In many ways FSW has more in common with machine tool processes than it does with fusion welding processes. Friction stir welding uses a rotating tool, which moves along the joint between two components ( Fig.1
). The resulting frictional heating softens the aluminium which flows plastically to produce a solid-state weld.
FSW tools are manufactured from a wear resistant material with good properties at elevated temperature. State-of-the-art tools permit >1km of weld to be produced in 5mm thick aluminium extrusions without the need for tool changes. Tool wear during FSW of steel is much more significant, and a solution to this has to be found before FSW becomes commercially viable for steel. Development continues in this area.
The FSW tool has a profiled pin and a shoulder with a diameter larger than that of the pin. The pin length is similar to the required weld depth. The pin is traversed along the joint line, while the shoulder is in intimate contact with the top surface of the workpiece to provide consolidation. Many pin geometries are in use and under development. Fig.2 shows a prototype Whorl TM tool superimposed on a transverse section taken from75mm thick aluminium alloy AA 6082-T6 which has been welded from both sides.
Nippon Sharyo use friction stir welded panels produced by Sumitomo Light Metal Industries  for the floor panels of the new Shinkansen ( Fig.5 and 6). Some of these trains operate at speeds up to 285km/hour. Nippon Light Metal Co have also made use of friction stir welding for subway rolling stock. As early as 1998 they reported that over 3km of welds had been produced. The weld quality was confirmed to be excellent based on microstructural, X-ray and tensile test results.
In March 1999, Alstom LHB engineers considered friction stir welding of hollow aluminium profiles for making floor and side panels, but calculated that a three-shift operation would be necessary to achieve a return on investment inan acceptable time span. They estimated that the most significant technical and economic benefits could be achieved by applying FSW to aluminium joints of more than 12mm thickness.  This would replace mechanised MIG welding which necessitates the associated activities of pre-heating and grinding of intermediate beads. Additionally, it would lead to improved quality of the welds. Therefore, successful FSW experiments were conducted in up to 23mm thick aluminium plates, to demonstrate how MIG welds could be replaced in the underframe area of rolling stock.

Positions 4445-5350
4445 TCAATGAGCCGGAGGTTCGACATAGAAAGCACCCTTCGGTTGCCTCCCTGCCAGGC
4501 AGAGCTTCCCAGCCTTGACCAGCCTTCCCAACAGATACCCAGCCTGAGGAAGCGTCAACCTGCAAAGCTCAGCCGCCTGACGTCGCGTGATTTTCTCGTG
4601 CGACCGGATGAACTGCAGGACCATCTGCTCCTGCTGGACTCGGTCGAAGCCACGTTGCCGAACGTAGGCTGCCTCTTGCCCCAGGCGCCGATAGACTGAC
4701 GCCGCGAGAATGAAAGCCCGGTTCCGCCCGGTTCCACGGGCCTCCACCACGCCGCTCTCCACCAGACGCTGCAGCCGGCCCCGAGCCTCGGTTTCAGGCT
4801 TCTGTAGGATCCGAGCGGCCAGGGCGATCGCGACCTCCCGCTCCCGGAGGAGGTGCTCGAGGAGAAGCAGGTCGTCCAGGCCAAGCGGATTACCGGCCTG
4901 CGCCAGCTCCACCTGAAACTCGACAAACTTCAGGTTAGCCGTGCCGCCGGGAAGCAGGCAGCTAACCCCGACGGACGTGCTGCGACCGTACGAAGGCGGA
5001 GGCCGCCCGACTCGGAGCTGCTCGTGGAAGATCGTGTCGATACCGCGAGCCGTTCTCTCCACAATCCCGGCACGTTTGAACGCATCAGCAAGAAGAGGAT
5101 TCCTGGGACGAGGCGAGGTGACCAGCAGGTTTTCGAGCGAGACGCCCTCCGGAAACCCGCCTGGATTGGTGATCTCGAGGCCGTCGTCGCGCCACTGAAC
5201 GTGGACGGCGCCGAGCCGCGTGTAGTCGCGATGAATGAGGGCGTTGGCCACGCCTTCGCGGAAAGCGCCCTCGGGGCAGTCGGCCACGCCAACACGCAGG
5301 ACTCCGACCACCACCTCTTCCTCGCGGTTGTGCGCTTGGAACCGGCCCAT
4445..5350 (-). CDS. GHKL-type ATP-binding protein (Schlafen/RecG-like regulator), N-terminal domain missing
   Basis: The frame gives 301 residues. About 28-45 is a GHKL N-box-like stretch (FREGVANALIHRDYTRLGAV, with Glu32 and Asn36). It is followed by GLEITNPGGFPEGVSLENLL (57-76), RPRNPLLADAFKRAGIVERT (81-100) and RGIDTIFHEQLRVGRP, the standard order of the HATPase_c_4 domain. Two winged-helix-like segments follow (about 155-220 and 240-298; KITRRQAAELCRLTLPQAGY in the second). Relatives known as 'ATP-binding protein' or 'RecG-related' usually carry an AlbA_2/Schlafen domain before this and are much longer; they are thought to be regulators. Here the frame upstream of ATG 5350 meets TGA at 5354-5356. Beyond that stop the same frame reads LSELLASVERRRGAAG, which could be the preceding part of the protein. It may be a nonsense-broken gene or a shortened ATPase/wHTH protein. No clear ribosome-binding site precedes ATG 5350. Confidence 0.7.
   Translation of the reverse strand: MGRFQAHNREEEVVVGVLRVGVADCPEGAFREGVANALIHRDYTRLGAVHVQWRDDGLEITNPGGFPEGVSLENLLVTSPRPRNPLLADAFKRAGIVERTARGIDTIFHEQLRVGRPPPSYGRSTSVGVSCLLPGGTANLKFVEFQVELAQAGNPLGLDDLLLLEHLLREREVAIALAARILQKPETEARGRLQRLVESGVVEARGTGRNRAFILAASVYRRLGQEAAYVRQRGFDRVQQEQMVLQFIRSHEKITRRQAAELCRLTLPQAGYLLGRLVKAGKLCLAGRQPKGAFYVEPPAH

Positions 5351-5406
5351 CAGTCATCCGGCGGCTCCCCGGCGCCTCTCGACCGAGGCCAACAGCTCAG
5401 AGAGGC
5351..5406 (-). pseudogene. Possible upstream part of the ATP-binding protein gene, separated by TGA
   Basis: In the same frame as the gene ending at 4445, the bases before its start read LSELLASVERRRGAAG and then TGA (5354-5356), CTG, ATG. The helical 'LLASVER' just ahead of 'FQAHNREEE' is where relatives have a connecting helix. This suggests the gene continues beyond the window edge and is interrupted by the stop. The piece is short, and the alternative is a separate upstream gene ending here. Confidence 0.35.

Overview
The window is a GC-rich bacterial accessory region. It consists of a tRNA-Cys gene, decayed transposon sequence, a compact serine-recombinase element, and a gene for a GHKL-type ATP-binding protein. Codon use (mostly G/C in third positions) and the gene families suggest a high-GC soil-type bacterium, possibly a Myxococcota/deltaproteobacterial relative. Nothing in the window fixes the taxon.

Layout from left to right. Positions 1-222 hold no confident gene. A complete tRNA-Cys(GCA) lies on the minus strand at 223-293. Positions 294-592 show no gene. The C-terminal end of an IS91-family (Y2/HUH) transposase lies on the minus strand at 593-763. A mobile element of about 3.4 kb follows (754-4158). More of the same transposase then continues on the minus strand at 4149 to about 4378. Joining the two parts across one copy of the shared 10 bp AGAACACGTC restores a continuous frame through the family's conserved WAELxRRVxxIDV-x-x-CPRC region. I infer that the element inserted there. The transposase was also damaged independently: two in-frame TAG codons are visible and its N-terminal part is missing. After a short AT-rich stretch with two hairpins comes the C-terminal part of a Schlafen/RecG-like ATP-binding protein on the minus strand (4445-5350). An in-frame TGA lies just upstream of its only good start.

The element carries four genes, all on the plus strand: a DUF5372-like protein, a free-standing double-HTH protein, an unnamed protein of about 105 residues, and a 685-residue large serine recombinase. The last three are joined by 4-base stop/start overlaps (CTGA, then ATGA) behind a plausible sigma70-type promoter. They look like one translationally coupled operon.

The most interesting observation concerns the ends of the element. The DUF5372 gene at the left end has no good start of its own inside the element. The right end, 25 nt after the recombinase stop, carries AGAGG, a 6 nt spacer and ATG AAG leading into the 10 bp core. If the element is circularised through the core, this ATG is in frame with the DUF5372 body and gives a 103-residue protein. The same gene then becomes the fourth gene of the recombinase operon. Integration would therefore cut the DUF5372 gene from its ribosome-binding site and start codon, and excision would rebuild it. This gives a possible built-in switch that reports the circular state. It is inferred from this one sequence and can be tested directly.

Following certification by Deutsche Bahn AG, Sapa are now delivering to Alstom LHB floor panels which are 2.7m wide x 14.4m long. With the previous MIG welded product, Alstom were seeing problems with distortion. These created difficulties during robotic welding and added costs through the need for skilled rework. Floor panels for 97 train sets are being supplied, totalling 80km of FSW joined extrusions. In addition there are deliveries of side panels for150 train sets totalling 45km of FSW joined extrusions. Use of Sapa FSW extrusions has also been reported for the Alstom METROPOLIS underground coaches for the metros in Singapore, Shanghai and Warsaw.
Bombardier Transportation in Derby (United Kingdom) has carried out FSW experiments on butt and lap welds and has conducted fatigue tests at TWI.  They have stated that one of the major advantages of FSW is the ability to weld larger joints with reduced distortion. However, they concluded that investment in large purpose-built FSW machines was difficult to justify - partly due to insufficient volume of work. It has recently been announced that KMT-tekniikka of Finland is to supply Bombardier with FSW components up to 10mm thick. This Finnish firm is to buy its own FSW machine in 2003.
There are a number of FSW machine manufacturers around the world. ESAB has supplied the majority of machines in Europe, most recently a CNC controlled SuperStir TM gantry machine to DanStir (Denmark). This machine ( Fig.9) has a work area of 15 x 3 x 1m and is used for sub-assemblies in rail and other industry sectors.
SAPA's SuperStir TM machine has three welding heads, which makes it possible to weld from two sides of the panel at the same time, or to use two welding heads on the same side of the panel, starting in the centre of the workpiece and welding in opposite directions. Fabrications up to 14.5 x 3m may be accommodated.
These examples show that the European rolling stock industry is increasingly aware of FSW and the benefits it can bring. In December 2000 EuroStir ® was launched, a EUREKA part-funded project to promote the adoption of FSW and provide a forum for companies to investigate the potential of FSW without committing to the purchase of capital equipment and licences. This €8.5Mproject  which will last five years covers all industry sectors including rail. A EuroStir ® case study funded by Railway Safety, Angel Trains and HSBC Rail is planned to compare the quality of friction stir and MIG welds in appropriate aluminium alloys, with emphasis on dynamic performance. EuroStir ® currently has 39 collaborators including also CAF (Spain) and Alstom Transport (France) and is keen to see additional organisations join from EUREKA countries. Trials may be carried out on various types of FSW equipment, for example the state-of-art equipment shown in Fig.10 which iscapable of welding prototypes up to 8 x 5 x 1m.